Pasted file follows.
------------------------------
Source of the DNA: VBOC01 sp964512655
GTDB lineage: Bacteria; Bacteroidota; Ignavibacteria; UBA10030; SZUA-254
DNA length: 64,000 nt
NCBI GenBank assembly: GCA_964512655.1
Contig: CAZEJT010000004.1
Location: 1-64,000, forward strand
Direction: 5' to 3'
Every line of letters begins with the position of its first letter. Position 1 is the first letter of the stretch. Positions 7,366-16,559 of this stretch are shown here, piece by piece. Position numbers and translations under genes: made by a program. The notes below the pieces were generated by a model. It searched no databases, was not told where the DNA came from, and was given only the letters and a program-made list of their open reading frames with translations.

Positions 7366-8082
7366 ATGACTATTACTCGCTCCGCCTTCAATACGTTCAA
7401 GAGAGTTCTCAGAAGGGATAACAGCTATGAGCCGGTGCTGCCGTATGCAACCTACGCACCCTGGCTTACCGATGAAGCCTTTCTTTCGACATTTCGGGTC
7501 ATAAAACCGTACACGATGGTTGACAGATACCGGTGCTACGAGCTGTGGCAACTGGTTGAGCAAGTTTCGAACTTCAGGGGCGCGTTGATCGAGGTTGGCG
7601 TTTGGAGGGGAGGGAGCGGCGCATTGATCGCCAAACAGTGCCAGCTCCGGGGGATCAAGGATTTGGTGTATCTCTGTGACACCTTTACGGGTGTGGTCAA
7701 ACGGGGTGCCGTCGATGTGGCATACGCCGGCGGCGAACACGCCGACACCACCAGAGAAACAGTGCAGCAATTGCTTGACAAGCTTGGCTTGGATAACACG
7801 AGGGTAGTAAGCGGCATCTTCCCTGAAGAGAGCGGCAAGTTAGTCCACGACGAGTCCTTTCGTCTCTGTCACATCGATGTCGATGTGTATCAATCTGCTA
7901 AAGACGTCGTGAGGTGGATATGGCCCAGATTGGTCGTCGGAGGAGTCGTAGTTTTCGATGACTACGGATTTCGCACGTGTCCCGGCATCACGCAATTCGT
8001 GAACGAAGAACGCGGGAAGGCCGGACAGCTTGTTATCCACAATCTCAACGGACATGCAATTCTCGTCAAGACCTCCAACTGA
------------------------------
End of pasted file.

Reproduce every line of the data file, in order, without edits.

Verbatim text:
Source of the DNA: VBOC01 sp964512655
GTDB lineage: Bacteria; Bacteroidota; Ignavibacteria; UBA10030; SZUA-254
DNA length: 64,000 nt
NCBI GenBank assembly: GCA_964512655.1
Contig: CAZEJT010000004.1
Location: 1-64,000, forward strand
Direction: 5' to 3'
Every line of letters begins with the position of its first letter. Position 1 is the first letter of the stretch. Positions 7,366-16,559 of this stretch are shown here, piece by piece. Position numbers and translations under genes: made by a program. The notes below the pieces were generated by a model. It searched no databases, was not told where the DNA came from, and was given only the letters and a program-made list of their open reading frames with translations.

Positions 7366-8082
7366 ATGACTATTACTCGCTCCGCCTTCAATACGTTCAA
7401 GAGAGTTCTCAGAAGGGATAACAGCTATGAGCCGGTGCTGCCGTATGCAACCTACGCACCCTGGCTTACCGATGAAGCCTTTCTTTCGACATTTCGGGTC
7501 ATAAAACCGTACACGATGGTTGACAGATACCGGTGCTACGAGCTGTGGCAACTGGTTGAGCAAGTTTCGAACTTCAGGGGCGCGTTGATCGAGGTTGGCG
7601 TTTGGAGGGGAGGGAGCGGCGCATTGATCGCCAAACAGTGCCAGCTCCGGGGGATCAAGGATTTGGTGTATCTCTGTGACACCTTTACGGGTGTGGTCAA
7701 ACGGGGTGCCGTCGATGTGGCATACGCCGGCGGCGAACACGCCGACACCACCAGAGAAACAGTGCAGCAATTGCTTGACAAGCTTGGCTTGGATAACACG
7801 AGGGTAGTAAGCGGCATCTTCCCTGAAGAGAGCGGCAAGTTAGTCCACGACGAGTCCTTTCGTCTCTGTCACATCGATGTCGATGTGTATCAATCTGCTA
7901 AAGACGTCGTGAGGTGGATATGGCCCAGATTGGTCGTCGGAGGAGTCGTAGTTTTCGATGACTACGGATTTCGCACGTGTCCCGGCATCACGCAATTCGT
8001 GAACGAAGAACGCGGGAAGGCCGGACAGCTTGTTATCCACAATCTCAACGGACATGCAATTCTCGTCAAGACCTCCAACTGA